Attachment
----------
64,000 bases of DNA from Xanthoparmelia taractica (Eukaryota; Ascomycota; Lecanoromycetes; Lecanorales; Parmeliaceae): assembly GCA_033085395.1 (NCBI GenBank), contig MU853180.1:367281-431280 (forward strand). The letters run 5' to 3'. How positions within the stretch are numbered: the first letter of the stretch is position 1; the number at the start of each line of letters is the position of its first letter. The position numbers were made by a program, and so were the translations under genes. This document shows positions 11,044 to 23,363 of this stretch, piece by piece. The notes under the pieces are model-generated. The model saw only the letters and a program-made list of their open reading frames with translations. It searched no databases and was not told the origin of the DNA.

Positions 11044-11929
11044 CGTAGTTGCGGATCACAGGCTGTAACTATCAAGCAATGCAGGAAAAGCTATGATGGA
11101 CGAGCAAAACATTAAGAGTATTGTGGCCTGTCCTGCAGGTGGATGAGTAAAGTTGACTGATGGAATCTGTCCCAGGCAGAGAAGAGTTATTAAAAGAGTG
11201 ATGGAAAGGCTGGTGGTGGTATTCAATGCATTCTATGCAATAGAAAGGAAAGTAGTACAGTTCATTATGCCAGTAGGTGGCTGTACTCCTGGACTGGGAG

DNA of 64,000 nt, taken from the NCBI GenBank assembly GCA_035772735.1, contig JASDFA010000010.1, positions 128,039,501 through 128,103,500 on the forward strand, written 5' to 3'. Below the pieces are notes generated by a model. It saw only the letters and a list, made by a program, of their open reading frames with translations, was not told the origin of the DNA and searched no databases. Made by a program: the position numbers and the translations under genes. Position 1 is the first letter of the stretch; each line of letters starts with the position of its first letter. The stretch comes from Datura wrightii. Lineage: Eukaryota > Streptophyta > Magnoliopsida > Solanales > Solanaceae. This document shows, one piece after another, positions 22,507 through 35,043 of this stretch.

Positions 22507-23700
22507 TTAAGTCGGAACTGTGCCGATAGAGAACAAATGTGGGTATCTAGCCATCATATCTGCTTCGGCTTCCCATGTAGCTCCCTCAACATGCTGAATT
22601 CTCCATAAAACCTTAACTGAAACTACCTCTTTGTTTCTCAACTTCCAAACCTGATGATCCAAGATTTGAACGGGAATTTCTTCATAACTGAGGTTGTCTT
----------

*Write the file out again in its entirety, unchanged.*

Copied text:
64,000 bases of DNA from Xanthoparmelia taractica (Eukaryota; Ascomycota; Lecanoromycetes; Lecanorales; Parmeliaceae): assembly GCA_033085395.1 (NCBI GenBank), contig MU853180.1:367281-431280 (forward strand). The letters run 5' to 3'. How positions within the stretch are numbered: the first letter of the stretch is position 1; the number at the start of each line of letters is the position of its first letter. The position numbers were made by a program, and so were the translations under genes. This document shows positions 11,044 to 23,363 of this stretch, piece by piece. The notes under the pieces are model-generated. The model saw only the letters and a program-made list of their open reading frames with translations. It searched no databases and was not told the origin of the DNA.

Positions 11044-11929
11044 CGTAGTTGCGGATCACAGGCTGTAACTATCAAGCAATGCAGGAAAAGCTATGATGGA
11101 CGAGCAAAACATTAAGAGTATTGTGGCCTGTCCTGCAGGTGGATGAGTAAAGTTGACTGATGGAATCTGTCCCAGGCAGAGAAGAGTTATTAAAAGAGTG
11201 ATGGAAAGGCTGGTGGTGGTATTCAATGCATTCTATGCAATAGAAAGGAAAGTAGTACAGTTCATTATGCCAGTAGGTGGCTGTACTCCTGGACTGGGAG

DNA of 64,000 nt, taken from the NCBI GenBank assembly GCA_035772735.1, contig JASDFA010000010.1, positions 128,039,501 through 128,103,500 on the forward strand, written 5' to 3'. Below the pieces are notes generated by a model. It saw only the letters and a list, made by a program, of their open reading frames with translations, was not told the origin of the DNA and searched no databases. Made by a program: the position numbers and the translations under genes. Position 1 is the first letter of the stretch; each line of letters starts with the position of its first letter. The stretch comes from Datura wrightii. Lineage: Eukaryota > Streptophyta > Magnoliopsida > Solanales > Solanaceae. This document shows, one piece after another, positions 22,507 through 35,043 of this stretch.

Positions 22507-23700
22507 TTAAGTCGGAACTGTGCCGATAGAGAACAAATGTGGGTATCTAGCCATCATATCTGCTTCGGCTTCCCATGTAGCTCCCTCAACATGCTGAATT
22601 CTCCATAAAACCTTAACTGAAACTACCTCTTTGTTTCTCAACTTCCAAACCTGATGATCCAAGATTTGAACGGGAATTTCTTCATAACTGAGGTTGTCTT